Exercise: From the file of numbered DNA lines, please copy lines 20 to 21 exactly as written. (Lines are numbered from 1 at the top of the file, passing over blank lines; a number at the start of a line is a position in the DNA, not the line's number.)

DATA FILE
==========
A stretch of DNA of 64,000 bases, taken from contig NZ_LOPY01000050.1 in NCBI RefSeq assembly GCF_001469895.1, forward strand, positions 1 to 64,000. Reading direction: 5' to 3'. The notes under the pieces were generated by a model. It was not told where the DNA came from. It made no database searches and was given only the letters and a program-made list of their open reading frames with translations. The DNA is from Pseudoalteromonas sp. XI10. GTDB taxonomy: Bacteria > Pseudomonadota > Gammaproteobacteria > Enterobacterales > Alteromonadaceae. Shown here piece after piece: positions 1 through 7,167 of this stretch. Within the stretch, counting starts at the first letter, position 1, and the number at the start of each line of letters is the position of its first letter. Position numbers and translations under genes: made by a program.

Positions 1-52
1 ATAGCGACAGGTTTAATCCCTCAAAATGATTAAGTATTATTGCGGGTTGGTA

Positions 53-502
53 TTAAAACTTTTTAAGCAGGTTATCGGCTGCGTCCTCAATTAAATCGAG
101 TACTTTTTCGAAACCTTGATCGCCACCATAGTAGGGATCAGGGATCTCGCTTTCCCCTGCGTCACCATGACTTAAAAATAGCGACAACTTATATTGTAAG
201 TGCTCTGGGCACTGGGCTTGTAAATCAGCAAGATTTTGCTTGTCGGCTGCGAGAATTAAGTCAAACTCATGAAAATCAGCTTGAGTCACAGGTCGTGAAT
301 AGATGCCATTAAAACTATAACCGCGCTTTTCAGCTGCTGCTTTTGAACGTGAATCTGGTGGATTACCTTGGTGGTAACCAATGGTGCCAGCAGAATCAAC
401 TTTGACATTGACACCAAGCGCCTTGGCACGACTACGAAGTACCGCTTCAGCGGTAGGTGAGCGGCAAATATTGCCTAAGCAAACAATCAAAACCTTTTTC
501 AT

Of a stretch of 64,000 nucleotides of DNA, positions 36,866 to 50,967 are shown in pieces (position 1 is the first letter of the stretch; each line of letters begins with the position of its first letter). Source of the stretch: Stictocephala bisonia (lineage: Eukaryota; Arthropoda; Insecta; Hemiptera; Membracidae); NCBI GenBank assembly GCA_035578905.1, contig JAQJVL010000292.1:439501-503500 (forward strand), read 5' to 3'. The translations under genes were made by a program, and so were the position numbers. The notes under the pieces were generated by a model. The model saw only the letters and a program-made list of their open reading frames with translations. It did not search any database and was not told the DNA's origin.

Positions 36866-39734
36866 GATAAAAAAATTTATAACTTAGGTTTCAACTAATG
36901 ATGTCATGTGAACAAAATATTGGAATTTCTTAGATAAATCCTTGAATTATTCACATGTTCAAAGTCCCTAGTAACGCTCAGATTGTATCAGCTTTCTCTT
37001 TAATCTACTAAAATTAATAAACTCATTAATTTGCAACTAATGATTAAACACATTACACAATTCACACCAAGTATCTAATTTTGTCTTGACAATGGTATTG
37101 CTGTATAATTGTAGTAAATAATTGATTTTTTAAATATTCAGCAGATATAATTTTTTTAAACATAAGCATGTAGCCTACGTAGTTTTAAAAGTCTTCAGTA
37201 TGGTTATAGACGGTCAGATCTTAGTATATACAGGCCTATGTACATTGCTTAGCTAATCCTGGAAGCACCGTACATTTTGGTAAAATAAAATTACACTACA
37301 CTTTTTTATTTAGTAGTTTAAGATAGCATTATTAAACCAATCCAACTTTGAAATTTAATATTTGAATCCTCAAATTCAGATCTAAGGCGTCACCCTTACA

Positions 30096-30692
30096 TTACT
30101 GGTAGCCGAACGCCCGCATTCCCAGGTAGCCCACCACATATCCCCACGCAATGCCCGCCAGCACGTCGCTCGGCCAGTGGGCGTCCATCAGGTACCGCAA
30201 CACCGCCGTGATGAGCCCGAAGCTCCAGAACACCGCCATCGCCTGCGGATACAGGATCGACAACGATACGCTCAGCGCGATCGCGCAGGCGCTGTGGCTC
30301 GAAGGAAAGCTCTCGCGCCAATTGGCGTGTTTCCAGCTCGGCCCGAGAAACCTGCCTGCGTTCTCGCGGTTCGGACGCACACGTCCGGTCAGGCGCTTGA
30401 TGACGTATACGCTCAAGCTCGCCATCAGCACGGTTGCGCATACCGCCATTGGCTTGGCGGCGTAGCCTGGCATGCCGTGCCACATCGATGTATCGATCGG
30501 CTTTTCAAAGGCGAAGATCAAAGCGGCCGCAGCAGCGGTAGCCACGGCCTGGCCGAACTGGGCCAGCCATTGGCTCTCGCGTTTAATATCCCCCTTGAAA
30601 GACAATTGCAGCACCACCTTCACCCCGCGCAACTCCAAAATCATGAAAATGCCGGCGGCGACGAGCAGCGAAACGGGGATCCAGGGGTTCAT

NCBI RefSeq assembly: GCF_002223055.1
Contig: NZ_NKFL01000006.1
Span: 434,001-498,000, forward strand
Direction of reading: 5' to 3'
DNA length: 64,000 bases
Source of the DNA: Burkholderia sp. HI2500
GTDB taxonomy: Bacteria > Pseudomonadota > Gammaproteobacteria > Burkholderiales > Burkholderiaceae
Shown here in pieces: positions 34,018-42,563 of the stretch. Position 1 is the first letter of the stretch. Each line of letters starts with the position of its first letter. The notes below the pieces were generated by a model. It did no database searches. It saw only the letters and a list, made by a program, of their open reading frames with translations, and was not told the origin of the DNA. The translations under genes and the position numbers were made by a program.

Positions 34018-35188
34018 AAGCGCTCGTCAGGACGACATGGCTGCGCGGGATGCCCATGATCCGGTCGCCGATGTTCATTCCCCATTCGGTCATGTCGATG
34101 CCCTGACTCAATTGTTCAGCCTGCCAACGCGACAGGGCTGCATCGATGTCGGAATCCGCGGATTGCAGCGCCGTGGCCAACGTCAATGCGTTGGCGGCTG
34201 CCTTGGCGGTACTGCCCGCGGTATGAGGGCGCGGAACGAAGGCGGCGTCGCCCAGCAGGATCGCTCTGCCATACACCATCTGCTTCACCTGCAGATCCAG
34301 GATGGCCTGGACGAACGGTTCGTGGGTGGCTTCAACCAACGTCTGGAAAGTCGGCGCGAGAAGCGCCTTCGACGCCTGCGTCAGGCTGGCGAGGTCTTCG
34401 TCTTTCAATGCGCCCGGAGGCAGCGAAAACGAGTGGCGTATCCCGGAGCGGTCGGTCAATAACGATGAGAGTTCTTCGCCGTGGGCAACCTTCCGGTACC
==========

30096 TTACT
30101 GGTAGCCGAACGCCCGCATTCCCAGGTAGCCCACCACATATCCCCACGCAATGCCCGCCAGCACGTCGCTCGGCCAGTGGGCGTCCATCAGGTACCGCAA